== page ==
Alongside its clear benefits to physical fitness, HIIT has also shown a greater ability to positively impact cardiovascular disease risk factors, including significantly decreasing systolic blood pressure, levels of low-density lipoprotein “bad cholesterol” in the blood, and signs of oxidative damage to DNA, proteins and membranes. HIIT may further benefit individuals with type II diabetes, as it has shown to increase insulin sensitivity as well as decrease waist-to-hip ratio, a general measure of health, more than MICT. Lastly, low-volume HIIT protocols like the Wingate protocol (60 seconds “all out”, 4.5 minute rest, 4-6 sets) have been shown to increase levels of the antibody PGC-1α several-fold when measured three hours after exercise (1). PGC-1α regulates bodily carbohydrate and lipid metabolism, as well as stimulates the remodeling of muscles so that they can consume more oxygen effectively. This may be one factor that helps to explain how HIIT can increase bodily oxygen consumption in response to exercise.

It is important to understand that some forms of HIIT are extremely physically demanding. Certain demographics are generally more at risk to adverse cardiovascular events –including patients currently undergoing cardiac rehabilitation for surgery or patients with chronic cardiovascular disease –and should be wary of safety when completing HIIT workouts. In patients with coronary heart disease, Ribero et al. advise shorter HIIT intervals for patients with less baseline aerobic fitness and medium to long intervals for patients with higher aerobic fitness (6). However, they recommend that individualized models of exercise should be considered. This recommendation can be adopted to any athlete, healthy or otherwise, and should be considered for athletes new to HIIT due to natural variation in exercise physiology between individuals.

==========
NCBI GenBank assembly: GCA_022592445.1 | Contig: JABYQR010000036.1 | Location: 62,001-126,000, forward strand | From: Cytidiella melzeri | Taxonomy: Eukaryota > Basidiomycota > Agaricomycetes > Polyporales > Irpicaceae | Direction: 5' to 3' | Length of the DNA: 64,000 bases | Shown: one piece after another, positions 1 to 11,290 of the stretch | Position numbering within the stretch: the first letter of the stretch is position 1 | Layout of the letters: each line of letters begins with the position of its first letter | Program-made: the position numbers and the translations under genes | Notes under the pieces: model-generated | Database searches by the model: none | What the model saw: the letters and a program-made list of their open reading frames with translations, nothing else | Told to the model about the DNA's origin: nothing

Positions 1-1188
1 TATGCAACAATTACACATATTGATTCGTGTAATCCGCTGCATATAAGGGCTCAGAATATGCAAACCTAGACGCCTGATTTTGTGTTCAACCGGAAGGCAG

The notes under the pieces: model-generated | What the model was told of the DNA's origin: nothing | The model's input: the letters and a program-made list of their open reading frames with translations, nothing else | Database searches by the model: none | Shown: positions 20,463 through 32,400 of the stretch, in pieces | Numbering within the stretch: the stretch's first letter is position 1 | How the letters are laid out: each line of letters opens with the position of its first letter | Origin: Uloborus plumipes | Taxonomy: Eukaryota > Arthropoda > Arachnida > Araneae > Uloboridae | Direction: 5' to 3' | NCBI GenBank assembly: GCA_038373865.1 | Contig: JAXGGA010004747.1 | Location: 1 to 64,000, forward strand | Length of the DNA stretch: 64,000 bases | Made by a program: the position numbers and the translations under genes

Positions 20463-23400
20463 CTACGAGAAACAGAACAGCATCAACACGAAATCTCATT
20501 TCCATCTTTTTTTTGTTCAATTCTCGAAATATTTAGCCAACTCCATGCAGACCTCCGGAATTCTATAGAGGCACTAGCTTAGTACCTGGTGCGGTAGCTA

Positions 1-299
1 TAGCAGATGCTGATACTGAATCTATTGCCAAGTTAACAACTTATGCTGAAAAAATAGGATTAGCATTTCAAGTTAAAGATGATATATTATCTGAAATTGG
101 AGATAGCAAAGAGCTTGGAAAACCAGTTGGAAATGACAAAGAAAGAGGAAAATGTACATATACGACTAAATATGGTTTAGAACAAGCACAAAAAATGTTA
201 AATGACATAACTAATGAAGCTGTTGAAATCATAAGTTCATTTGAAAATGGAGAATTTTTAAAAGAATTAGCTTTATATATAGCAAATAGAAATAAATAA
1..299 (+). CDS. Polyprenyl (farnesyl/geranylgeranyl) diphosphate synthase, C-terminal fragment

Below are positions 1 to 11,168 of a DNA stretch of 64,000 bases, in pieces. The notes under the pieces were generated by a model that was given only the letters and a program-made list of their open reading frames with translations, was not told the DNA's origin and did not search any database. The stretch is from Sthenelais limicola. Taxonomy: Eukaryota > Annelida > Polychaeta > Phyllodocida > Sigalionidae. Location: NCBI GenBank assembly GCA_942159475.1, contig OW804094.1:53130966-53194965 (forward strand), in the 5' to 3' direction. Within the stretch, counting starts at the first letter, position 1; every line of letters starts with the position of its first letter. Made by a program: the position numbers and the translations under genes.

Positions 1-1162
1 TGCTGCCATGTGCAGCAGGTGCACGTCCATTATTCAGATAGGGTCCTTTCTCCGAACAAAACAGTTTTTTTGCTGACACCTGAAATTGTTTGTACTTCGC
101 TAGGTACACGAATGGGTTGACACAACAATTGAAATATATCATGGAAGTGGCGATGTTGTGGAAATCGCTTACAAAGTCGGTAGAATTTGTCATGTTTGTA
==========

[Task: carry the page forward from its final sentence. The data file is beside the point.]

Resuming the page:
HIIT training, while new to many people, touts numerous benefits that move beyond simple markers of physical fitness. Many studies mention the need for additional, more expansive studies to further cement the effects of HIIT on lipid composition in the blood and on neuromuscular conductivity, however it is clear that for the busy athlete, HIIT is an effective training strategy to increase cardiovascular health with a decreased time commitment.

  1. Gibala MJ, Little JP, MacDonald MJ, Hawley JA. Physiological adaptations to low-volume, high-intensity interval training in health and disease. J Physiol 590: 1077–1084, 2012.
  2. Kravitz L. High-intensity interval training. 2014.
  3. Milanović Z, Sporiš G, Weston M. Effectiveness of High-Intensity Interval Training (HIT) and Continuous Endurance Training for VO2max Improvements: A Systematic Review and Meta-Analysis of Controlled Trials. Sports Med 45: 1469–81, 2015.
  4. Nes BM, Janszky I, Wisløff U, Støylen A, Karlsen T. Age-predicted maximal heart rate in healthy subjects: The HUNT fitness study. Scand J Med Sci Sports 23: 697–704, 2013.
  5. Ramos JS, Dalleck LC, Tjonna AE, Beetham KS, Coombes JS. The Impact of High-Intensity Interval Training Versus Moderate-Intensity Continuous Training on Vascular Function: a Systematic Review and Meta-Analysis. Sport Med 45: 679–692, 2015.
  6. Ribeiro PAB, Boidin M, Juneau M, Nigam A, Gayda M. High-intensity interval training in patients with coronary heart disease: Prescription models and perspectives. Ann. Phys. Rehabil. Med. (2016). doi: 10.1016/